Bovis, 56, also appeared in County Jail records Monday…(more)

RELATED:

NBCbayarea : Sources confirmed to NBC Bay Area that Nuru was arrested Monday under allegations that he took bribes associated with airport concession contracts.

 

California Autobahn? Long-shot bill proposes freeway lanes with no speed limit

By Alyssa Pereira : sfgate – excerpt

Motorists sick of idling in traffic on Interstate 5 in California would theoretically have another option, if a new bill introduced on Friday to the state legislature turns into a reality. But critics say that’s not likely.

State Senator John Moorlach (R-Orange County) introduced SB 319 as a way to ease congestion on I-5 and State Route 99. Moorlach pitched the idea as a way to ease greenhouse gasses from idling cars.

The plan calls for the Department of Transportation to build two additional traffic lanes on the north and southbound directions of both highways. Those lanes would not have speed limits, although drivers in the other pre-existing lanes would still need to abide by the official 65 miles per hour limit… (more)

Replacing High Speed Rail with a High Speed Highway, another bay crossing, and train electrification sounds like a cheaper, easier, faster solution to reducing traffic and congestion, if that is the goal. Without taking a position on any these options, we applaud the thinking outside the box on how to do more with less taxpayer transit dollars. Recent over-budget large public transit projects have not gone well. It is time to shift priorities and do more with less.

Commuters lose transit, parking, biking benefits in tax bill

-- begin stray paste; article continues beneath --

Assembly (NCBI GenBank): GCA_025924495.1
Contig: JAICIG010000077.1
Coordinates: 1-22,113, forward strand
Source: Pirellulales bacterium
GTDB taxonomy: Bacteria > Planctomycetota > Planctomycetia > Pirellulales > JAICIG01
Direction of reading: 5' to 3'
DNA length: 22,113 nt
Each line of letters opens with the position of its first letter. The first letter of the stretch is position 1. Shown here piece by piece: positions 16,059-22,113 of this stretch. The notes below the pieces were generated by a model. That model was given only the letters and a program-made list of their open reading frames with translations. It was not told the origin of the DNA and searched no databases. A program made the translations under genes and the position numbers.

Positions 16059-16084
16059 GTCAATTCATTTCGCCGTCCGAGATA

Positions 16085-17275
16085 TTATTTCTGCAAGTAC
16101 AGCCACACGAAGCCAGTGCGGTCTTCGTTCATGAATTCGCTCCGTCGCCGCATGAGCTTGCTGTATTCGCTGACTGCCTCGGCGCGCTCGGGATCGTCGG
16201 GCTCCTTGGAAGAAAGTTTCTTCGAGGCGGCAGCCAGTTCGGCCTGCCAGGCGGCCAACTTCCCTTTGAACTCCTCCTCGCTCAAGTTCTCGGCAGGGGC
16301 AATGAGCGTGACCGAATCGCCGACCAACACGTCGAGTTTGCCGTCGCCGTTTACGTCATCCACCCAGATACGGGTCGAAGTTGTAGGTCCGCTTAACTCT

WASHINGTON (AP) — Count commuters among the losers in the Republican tax bill that the House and Senate are expected to vote on next week.

The final bill agreed to by Republican negotiators and released late Friday eliminates the tax incentive for private employers that subsidize their employees’ transit, parking and bicycle commuting expenses.

Currently, companies can provide parking or transit passes worth up to $255 a month to employees as a benefit to help pay for their commuting expenses, and then deduct the costs from their corporate taxes. That amount was set to increase to $260 a month on Jan. 1...(more)

I thought the most difficult loss for public transit would be felt in the reduction of write-offs for bonds used to finance capital projects. Maybe that was not in the final tax bill.

Congress Advances Proposal To Preempt Calif. Regulations On Self-Driving Cars

By  Daniel Potter : Capitol Public Radio – excerpt (includes audio)

Congress is advancing a proposal to preempt some California regulations on self-driving cars.

States like California have traditionally regulated how cars are operated, but the federal government regulates their design.

“The trick here is now the vehicles are becoming the operators, so there’s a little blurring of those lines,” says Law Professor Bryant Walker Smith.

He also says the bill would give the National Highway Traffic Safety Administration more authority over autonomous vehicle design. That could preempt current requirements in California for things like an emergency switch to shut off self-driving mode.­

“But that preemption would not preclude states from enacting all manner of other laws related to automated driving,” says Smith.